Low-wage South Asian workers in the U.S. hard hit by coronavirus business downturn

Members of Desis Rising Up & Moving (DRUM), a multigenerational, a membership led organization of low-wage South Asian and Indo-Caribbean immigrant workers and youth in New York City. at an organization meeting in Queens, New York.

As Americans scramble to buy face masks and hand sanitizers to guard against growing coronavirus infection, an equally serious concern is growing alongside the pandemic scare, especially among low-wage workers, about how the contagion would impact their livelihood even after the virus has been contained.

Layoffs are increasing almost daily as businesses are made to shut down because of the deadly infection, prompting people to seek unemployment benefits. Blue-collar employees, including domestic workers, food and hospitality workers, home health aides, taxi drivers and nail and hair salon industry workers, many of whom are South Asians, are desperately looking for financial help from any quarter possible to be able to put food on the table and save their families.

“Like other communities, low-wage workers of South Asian origin, including Indian Americans, are economically upended by the virus and the lack of basic workers’ protection as they tend to lose jobs across sectors,” Sarita Gupta, Director of the Future of Work(ers) Program at the Ford foundation in New York who was formerly director at Jobs With Justice, a union rights organization, told this correspondent.

Increase in Layoff of Workers

There is no final data as yet on the total number of laid off workers due to coronavirus as the situation is changing everyday, but according to an NPR poll in the first week of March, 18% of households have already had someone laid off and states were recording massive spike in unemployed insurance claims and firing.

In an updated report March 19 quoting the Labor Department, it said new claims for unemployment benefits climbed to 281,000 last week as the coronavirus pandemic shuttered businesses and left people out of work. This was the highest level since Sept. 2, 2017 when they totaled 299,000.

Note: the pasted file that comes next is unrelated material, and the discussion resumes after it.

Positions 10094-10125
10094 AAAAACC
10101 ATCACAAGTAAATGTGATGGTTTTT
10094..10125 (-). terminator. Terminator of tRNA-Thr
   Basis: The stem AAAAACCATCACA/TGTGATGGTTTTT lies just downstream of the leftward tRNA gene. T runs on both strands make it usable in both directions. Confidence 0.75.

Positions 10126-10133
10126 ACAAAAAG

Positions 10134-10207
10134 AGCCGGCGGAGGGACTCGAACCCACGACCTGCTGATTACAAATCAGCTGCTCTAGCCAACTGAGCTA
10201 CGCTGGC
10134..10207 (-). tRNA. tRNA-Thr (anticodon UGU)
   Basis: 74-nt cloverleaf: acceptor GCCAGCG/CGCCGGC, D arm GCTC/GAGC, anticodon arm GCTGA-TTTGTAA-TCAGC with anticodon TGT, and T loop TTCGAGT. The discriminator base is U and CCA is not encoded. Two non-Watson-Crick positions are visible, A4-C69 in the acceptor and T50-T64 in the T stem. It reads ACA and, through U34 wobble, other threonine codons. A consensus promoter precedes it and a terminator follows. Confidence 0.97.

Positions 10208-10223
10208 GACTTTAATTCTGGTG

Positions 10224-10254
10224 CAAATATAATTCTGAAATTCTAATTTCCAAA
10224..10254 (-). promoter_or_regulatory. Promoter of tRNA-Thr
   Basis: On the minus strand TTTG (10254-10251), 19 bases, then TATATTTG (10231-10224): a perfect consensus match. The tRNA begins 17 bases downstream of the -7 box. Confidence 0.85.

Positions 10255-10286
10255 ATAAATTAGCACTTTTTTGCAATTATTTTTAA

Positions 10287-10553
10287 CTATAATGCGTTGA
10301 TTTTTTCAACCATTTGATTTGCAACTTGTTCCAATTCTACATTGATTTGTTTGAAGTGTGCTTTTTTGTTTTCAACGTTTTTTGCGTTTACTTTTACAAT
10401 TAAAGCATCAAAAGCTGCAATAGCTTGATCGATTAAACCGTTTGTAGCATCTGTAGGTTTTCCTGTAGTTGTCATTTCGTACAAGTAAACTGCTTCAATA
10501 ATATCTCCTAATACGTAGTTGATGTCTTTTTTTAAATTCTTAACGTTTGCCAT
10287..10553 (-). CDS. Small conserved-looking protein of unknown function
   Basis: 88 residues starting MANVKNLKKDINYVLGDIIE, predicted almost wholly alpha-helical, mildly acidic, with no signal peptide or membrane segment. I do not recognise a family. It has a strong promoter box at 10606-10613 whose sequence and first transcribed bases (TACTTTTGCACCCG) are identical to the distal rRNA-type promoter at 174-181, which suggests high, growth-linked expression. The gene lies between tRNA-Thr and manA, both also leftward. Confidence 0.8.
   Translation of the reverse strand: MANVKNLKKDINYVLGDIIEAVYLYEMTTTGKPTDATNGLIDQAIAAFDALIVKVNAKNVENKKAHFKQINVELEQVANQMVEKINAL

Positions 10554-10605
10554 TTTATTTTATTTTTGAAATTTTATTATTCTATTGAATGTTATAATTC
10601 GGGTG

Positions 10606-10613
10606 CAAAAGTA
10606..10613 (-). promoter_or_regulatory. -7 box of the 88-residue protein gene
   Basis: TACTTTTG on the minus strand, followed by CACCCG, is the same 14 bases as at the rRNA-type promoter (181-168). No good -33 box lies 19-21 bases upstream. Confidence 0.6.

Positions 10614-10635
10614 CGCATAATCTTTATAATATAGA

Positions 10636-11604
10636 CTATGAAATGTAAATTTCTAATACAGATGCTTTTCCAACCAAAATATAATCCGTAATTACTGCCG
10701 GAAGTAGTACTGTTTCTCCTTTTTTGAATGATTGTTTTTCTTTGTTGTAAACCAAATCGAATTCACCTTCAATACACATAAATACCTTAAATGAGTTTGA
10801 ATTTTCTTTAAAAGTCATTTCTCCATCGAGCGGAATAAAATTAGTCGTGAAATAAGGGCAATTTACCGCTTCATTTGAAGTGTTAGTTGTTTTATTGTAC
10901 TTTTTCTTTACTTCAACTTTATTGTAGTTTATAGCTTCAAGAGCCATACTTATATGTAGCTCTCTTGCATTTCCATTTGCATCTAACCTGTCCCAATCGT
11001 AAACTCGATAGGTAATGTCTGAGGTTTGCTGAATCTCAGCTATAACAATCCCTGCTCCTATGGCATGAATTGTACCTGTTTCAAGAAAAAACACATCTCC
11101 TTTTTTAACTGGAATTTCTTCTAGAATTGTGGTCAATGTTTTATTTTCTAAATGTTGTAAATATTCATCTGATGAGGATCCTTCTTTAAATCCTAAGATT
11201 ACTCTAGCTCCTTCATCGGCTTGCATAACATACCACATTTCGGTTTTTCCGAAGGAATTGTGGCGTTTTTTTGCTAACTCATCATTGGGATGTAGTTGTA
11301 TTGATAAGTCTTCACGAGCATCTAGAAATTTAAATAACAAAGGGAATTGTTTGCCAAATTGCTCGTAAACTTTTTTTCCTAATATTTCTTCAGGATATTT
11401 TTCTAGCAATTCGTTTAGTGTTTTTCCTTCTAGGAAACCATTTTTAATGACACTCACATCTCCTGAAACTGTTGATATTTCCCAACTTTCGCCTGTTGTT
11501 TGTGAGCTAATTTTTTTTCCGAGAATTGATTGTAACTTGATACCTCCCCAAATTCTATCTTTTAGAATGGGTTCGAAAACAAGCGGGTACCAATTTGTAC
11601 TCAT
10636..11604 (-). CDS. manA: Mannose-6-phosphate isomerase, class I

Restaurants, which have had to close except for pickup and delivery, have been particularly hard hit and auto manufacturers like Ford, General Motors and Fiat Chrysler were suspending production until the end of March.

Experts say more job losses are expected in coming months. The Los Angeles Times reported March 19 that after years of steady economic growth that drove unemployment to a 50-year low, the pandemic has suddenly raised the specter of joblessness on a scale not seen since the onset of the Great Depression.

Gupta said New Jersey alone has recorded at 12-fold increase in unemployment insurance claims and these numbers are going up. “Obviously there is huge concern among people now about unemployment. A related issue is the question of paid sick days for workers in low-wage industries who generally do not have such facility except in some cases,” Gupta said, adding that the U.S. is perhaps one of three or four industrialized countries in the world that do not have any sick days for workers.

The Labor Department said that “a number of states specifically cited COVID-19 related layoffs, while many states reported increased layoffs in service-related industries broadly and in the accommodation and food services industries specifically, as well as in the transportation and warehousing industry, whether COVID-19 was identified directly or not.”

There were many other sectors with sizeable South Asian workers’ presence, including homeworkers, taxi drivers and nail and hair salon workers who have been adversely impacted by layoffs or in some cases due to lack of paid sick leave.

Impact on Low-wage South Asian Workers

Pabitra Khati Benjamin, Executive Director at Adhikaar, a New York based non-profit that works with Nepali-speaking communities to promote human rights and social justice for all, said while many domestic workers/cleaners were still being asked by their employers to come to work, there has also been cases in the last two weeks where they have been asked not to report to work at all because of the virus scare.

Since workers, who have been asked not to come to work are not on any kind of payroll and have no sick leave, they are not even defined as employees and don’t get paid when they do not work.

“Those home workers, who are still being permitted by their employers to work, have been taking risks, first because they have to travel daily by public transport to go to work and secondly their employers often send them to do groceries and for other chores outside because the employers themselves to not want to leave the safety of their homes for fear of the virus. This is unfair for the hapless domestic workers, but they are helpless because they cannot afford to miss work even for the pittance they get in lieu of their service. After all, they have to take care of their families,” Benjamin said, adding that the situation for workers in this sector is dismal and not the same as in other organized industry.

Talking about nail and hair salon workers, which includes about 1,300 Nepalese-speaking employees in New York area, Prarthana Gurung, communications manager at Adhikaar, said until Gov. Andrew Cuomo ordered closure of all barbershops, nail and hair salons and tattoo parlors on March 20, some workers were still going to work since there was no direction from salon owners although some were asked by their employers to go home and apply for unemployment benefit.